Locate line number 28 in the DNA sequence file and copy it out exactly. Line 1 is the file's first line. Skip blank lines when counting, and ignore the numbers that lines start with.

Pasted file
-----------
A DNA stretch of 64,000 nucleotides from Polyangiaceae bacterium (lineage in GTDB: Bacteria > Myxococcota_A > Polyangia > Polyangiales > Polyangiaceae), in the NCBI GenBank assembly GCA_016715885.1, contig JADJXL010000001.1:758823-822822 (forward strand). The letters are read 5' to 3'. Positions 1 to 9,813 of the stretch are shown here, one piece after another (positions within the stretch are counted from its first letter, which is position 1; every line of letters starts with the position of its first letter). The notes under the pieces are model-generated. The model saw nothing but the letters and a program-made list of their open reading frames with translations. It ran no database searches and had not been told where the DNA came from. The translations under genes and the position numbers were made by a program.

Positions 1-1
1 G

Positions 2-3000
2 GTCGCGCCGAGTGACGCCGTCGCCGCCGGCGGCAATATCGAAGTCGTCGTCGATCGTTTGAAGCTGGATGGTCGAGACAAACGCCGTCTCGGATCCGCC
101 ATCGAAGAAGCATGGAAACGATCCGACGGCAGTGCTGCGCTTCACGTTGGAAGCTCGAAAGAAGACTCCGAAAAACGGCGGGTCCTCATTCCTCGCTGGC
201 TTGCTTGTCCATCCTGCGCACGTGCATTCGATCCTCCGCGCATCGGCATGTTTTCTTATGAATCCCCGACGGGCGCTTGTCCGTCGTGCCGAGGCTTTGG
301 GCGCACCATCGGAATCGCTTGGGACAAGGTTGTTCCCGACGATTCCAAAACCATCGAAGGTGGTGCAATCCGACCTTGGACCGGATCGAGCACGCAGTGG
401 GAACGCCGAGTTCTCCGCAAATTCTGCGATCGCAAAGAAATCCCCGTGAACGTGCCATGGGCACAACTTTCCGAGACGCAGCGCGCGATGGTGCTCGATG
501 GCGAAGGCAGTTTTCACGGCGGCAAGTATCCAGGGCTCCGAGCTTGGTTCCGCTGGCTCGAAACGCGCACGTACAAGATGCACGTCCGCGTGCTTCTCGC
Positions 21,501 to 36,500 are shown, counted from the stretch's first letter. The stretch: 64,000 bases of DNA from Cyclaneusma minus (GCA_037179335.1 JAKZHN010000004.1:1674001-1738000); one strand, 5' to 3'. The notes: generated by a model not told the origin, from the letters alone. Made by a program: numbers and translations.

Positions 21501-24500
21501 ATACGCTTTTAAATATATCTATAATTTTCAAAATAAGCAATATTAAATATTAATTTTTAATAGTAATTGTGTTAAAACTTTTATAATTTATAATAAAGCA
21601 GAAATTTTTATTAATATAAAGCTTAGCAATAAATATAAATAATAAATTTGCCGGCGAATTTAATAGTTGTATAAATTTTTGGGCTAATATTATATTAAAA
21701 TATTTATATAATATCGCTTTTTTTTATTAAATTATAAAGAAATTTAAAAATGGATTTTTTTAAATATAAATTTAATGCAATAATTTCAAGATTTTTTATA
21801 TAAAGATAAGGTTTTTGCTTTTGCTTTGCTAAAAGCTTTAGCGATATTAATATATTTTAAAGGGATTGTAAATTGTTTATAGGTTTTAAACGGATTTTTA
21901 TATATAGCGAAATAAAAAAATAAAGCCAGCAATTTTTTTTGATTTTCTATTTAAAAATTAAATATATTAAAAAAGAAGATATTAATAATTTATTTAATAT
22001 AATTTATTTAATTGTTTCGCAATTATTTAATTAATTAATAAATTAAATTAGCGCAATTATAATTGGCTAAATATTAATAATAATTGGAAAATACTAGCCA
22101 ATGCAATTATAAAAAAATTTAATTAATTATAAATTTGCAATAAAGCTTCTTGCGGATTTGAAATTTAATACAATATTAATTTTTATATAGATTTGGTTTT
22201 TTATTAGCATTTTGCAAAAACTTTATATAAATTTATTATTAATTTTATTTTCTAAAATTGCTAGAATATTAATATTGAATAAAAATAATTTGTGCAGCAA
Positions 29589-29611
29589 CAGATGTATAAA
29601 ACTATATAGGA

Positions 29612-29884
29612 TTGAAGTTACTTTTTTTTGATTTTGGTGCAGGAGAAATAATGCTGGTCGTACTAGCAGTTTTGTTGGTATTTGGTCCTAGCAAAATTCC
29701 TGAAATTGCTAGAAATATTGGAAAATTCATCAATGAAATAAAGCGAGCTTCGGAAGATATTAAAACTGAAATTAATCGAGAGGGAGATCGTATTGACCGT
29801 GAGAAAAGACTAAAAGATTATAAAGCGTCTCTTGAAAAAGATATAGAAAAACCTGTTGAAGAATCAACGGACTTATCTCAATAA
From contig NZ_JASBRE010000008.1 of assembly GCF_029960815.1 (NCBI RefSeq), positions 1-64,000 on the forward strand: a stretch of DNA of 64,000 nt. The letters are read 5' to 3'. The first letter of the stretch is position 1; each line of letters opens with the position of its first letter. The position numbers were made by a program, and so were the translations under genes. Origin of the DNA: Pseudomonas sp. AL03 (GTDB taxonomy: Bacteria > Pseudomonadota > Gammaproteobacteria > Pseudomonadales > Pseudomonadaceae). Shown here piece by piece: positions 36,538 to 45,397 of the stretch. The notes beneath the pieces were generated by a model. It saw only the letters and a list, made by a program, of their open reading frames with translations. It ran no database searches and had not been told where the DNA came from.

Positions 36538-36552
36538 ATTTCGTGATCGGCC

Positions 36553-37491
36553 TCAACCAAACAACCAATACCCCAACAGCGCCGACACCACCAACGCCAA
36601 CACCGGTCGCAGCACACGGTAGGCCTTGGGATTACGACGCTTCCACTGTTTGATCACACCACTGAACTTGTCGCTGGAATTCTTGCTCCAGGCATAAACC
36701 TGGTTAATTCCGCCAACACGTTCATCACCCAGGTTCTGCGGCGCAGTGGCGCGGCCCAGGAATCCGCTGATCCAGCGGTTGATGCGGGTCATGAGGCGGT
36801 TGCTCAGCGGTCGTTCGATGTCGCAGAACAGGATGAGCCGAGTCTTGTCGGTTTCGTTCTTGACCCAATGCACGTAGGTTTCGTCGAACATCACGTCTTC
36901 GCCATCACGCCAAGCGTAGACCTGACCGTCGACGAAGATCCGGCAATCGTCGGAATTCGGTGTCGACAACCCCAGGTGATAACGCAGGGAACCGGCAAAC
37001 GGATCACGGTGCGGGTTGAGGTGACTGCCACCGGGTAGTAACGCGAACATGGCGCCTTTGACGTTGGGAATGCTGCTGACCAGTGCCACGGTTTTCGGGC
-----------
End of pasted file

From contig NZ_JASBRE010000008.1 of assembly GCF_029960815.1 (NCBI RefSeq), positions 1-64,000 on the forward strand: a stretch of DNA of 64,000 nt. The letters are read 5' to 3'. The first letter of the stretch is position 1; each line of letters opens with the position of its first letter. The position numbers were made by a program, and so were the translations under genes. Origin of the DNA: Pseudomonas sp. AL03 (GTDB taxonomy: Bacteria > Pseudomonadota > Gammaproteobacteria > Pseudomonadales > Pseudomonadaceae). Shown here piece by piece: positions 36,538 to 45,397 of the stretch. The notes beneath the pieces were generated by a model. It saw only the letters and a list, made by a program, of their open reading frames with translations. It ran no database searches and had not been told where the DNA came from.